Vacuum Pressure, one of the most used “tools” of the composite trade. Its importance is applying consistent equal pressure upon a layup surface. This concept is proven to aid bringing out the highest quality in any composite laminate. Achieving the best in fiber / resin ratios, material properties, and surface finish are all complimented by its application, no matter the process. To some in the industry, Vacuum Bagging is an art of composite fabrication. Prepreg, infusion and wet layups can all benefit from the proper application of a vacuum pressure under a carefully prepared, quality, sealed bag. But how does one know what type of equipment is needed, what is the max achievable vacuum in a general elevation, or what type of pump(s) work well in composite processes? We’ll discuss this plus a few tips on getting the most out of a given setup.
For any vacuum equipment setup, there are a few variables and units to be aware of. Outside of the composites or vacuums, pounds per square inch (PSI) is commonly used for pressure. Measuring vacuum pressure is a little different. Inches of Mercury (“Hg) is used to describe pressure exerted on an object by a vacuum. This is the difference in the pressure exerted down by the atmosphere and the vacuum applied on an object. (Which is why “Hg” is commonly negative) The interesting part of applicable vacuum pressure is knowing that it is relative or dependent on atmospheric pressures. Atmospheric pressures control the max vacuum one can readily achieve. Most commonly atmospheric pressure differences are due to differences in elevations in terms of sea level, in which a vacuum may be being applied. Most importantly, vacuum pressure cannot be higher than that of the atmospheric pressure. (And it’s impossible to achieve perfect vacuum on earth)
Basically, at sea level, the max vacuum one can achieve under a vacuum bag is ~29.5. However, this is under near perfect conditions. As one goes to higher elevations the max achievable vacuum is lower as the atmospheric pressure is lower. As a rule of thumb, for every 500 feet above sea level one goes, atmospheric pressure goes down by 0.5 “Hg. That means the max vacuum one can achieve goes down as well. In common practices, subtracting 1 “Hg from the total will give one something to shoot for with an optimal pump setup.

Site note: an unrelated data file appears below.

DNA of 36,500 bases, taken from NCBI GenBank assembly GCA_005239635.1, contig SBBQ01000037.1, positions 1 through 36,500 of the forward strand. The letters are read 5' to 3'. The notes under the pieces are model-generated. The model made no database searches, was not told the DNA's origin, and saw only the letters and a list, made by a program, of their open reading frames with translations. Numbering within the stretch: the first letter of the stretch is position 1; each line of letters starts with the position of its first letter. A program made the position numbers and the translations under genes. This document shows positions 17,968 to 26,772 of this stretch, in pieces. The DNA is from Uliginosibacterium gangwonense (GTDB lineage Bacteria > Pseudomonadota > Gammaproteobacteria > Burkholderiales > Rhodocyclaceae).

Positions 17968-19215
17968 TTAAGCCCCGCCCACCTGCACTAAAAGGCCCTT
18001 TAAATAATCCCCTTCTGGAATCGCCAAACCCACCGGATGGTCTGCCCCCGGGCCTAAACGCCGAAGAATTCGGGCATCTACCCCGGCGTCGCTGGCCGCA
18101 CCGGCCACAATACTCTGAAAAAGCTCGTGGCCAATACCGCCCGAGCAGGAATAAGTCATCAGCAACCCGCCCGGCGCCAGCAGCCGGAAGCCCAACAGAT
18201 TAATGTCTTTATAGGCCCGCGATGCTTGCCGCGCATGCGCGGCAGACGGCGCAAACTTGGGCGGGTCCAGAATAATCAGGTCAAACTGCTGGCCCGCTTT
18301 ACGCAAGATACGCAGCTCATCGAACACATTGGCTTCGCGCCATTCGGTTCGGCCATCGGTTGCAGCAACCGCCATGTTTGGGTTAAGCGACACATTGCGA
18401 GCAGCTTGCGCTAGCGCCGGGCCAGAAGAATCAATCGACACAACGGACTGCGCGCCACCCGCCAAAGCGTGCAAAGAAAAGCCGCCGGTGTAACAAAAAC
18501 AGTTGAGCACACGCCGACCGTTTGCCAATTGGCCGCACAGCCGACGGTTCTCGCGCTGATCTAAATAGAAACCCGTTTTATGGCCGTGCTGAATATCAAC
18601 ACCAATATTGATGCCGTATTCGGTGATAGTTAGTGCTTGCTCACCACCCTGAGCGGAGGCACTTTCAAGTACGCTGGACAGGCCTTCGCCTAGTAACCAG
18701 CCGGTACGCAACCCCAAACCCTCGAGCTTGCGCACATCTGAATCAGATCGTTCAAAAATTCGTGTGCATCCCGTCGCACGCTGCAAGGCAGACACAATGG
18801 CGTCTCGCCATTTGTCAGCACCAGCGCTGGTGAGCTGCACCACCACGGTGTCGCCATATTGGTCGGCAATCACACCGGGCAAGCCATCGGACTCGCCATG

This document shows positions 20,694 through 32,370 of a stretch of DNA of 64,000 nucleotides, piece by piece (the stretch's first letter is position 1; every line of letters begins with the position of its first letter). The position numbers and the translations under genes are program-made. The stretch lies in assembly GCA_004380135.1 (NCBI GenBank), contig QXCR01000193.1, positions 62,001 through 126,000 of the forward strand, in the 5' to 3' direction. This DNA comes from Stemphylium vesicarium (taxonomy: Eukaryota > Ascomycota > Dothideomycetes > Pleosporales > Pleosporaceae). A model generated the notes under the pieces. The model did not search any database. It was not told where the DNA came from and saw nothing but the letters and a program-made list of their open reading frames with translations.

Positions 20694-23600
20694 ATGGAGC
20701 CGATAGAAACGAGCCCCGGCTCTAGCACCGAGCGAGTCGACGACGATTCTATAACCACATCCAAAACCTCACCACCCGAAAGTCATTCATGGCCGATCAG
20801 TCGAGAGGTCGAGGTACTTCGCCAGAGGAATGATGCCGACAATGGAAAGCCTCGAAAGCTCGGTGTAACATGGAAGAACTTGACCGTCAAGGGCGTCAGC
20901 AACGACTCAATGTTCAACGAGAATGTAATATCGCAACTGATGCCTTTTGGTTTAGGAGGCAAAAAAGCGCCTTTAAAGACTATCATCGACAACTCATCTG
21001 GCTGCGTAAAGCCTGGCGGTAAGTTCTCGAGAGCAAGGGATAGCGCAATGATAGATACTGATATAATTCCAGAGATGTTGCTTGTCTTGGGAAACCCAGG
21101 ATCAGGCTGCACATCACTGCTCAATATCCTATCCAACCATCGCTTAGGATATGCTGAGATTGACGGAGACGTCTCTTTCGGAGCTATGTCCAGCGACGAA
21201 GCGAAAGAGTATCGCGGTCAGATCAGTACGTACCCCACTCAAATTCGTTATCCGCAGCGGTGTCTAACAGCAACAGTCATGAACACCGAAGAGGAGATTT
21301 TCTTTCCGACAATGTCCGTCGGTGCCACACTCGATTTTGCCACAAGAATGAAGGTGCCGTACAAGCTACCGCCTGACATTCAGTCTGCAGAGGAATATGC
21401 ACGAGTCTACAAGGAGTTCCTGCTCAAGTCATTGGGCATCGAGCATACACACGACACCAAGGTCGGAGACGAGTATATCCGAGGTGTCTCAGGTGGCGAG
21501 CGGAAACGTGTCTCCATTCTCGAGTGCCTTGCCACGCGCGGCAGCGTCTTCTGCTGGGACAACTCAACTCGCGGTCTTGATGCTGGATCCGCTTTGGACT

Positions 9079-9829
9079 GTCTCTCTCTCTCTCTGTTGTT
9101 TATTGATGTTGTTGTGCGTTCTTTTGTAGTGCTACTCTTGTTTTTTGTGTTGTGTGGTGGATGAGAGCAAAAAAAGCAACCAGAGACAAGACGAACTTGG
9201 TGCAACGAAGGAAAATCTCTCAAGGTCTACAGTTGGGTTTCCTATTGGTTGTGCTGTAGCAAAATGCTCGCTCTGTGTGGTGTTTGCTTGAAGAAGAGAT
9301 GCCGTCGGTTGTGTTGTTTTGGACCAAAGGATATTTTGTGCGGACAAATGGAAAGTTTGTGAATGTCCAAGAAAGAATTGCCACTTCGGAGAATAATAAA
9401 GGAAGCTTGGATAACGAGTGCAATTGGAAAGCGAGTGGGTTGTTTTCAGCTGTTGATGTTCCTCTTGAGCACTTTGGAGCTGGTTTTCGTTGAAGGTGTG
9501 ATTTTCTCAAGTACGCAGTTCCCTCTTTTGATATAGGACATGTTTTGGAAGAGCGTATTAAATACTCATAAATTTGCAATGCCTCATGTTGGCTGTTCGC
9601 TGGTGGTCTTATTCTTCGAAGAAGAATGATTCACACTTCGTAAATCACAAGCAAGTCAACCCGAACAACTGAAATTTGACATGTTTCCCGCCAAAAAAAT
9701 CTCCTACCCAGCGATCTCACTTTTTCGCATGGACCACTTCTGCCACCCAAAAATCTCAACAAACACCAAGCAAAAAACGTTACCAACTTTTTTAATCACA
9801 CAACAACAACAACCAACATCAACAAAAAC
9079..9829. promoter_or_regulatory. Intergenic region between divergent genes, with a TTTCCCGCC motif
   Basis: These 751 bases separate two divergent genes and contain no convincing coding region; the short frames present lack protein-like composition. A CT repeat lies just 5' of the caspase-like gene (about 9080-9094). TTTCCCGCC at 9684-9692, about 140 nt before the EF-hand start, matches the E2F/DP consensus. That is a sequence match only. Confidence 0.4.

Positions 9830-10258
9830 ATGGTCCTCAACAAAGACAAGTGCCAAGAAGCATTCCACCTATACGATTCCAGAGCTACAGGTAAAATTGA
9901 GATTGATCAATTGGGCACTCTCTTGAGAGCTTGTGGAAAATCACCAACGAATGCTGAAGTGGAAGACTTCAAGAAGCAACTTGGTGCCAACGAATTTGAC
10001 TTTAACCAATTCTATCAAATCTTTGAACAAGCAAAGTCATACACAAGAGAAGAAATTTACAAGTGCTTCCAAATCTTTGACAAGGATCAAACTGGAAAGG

The type pump being used for composites bagging will have implications on how much vacuum pressure that may be applied on a part under a bag. In respect for what one will pay for fabric and resin, an investment into a quality vacuum pump will make life in fabricating composites much easier. Selection of these pumps may depend heavily on the size of the layup & cure process that is being used.
For Wet layups, it is a good idea to have a pump that can operate at a range of vacuum levels. While most vacuum pumps can pull a certain amount of pressure, not all types like to be run in a limited or regulated fashion. Oil-less pumps such as a dry rotary vane or diaphragm type pumps work well in these type situations as wet layups may require a lower pressure to keep resin in the part or control pressures with parts with core embedded. Oil lubricated vacuum pumps could be used but would not be needed for wet layups.
Infusion processes will likely need a higher setting for maximum vacuum. Fabric material within the layup will need to be held tightly against the mold surface. If it is a larger part, pressure regulation may become a factor as a lower pressure may be utilized after the resin is fully introduced to the part. For smaller infusion jobs, a diaphragm pump would work well with a regulated system. For larger infusions, a Rotary vane type vacuum pump may work best.
Prepregs call for the highest vacuum levels needed. Most prepregs need at least 24 “Hg to achieve best material properties. The easy part of prepregs is that once the bag is down, there is no need for a high CFM rating. As once the bag is drawn down, there is not anything to require a pressure variation inside a quality sealed bag. Oil lubricated rotary vane type pumps work well with prepreg processes as oil lubricated pumps tend to have higher achievable max vacuum levels.
In composites, one may hear of Cubic Feet Per Minute (CFM) and how it categorizes vacuum pumps. CFM implicates how much air can be drawn out under a given bag in a certain amount of time. On the surface, a vacuum pump with a larger CFM capacity would yield better on larger parts. As higher CFM pumps will pull more air out quicker, drawing down vacuum faster than that of a lower one. But this isn’t always needed. When it comes to quality, vacuum pressure is key. Not necessarily how quickly a bag is drawn down or that a “vacuum pump” even pulls out the massive amount of air space. There are a few different ways to get by with lower CFM pumps and keep a high-quality part in a timely fashion. The biggest thing is to mitigate the amount of excess air inside a bag.
One can do this by leaving a small gap in the bag seal and push the air out of the hole, like folding a tent up to take the air out. Another is to use a simple shop vac system to pull the initial air from the part and then apply the vacuum pressure using the vacuum pump. Most often 95% of the air inside of the bag can be removed with the shop vac on most bagged parts. A shop vac system has a high capacity from CFM, for moving air, but does not generally create much pressure at all. This high CFM makes it a likely candidate to use as many people use shop vac systems already at home.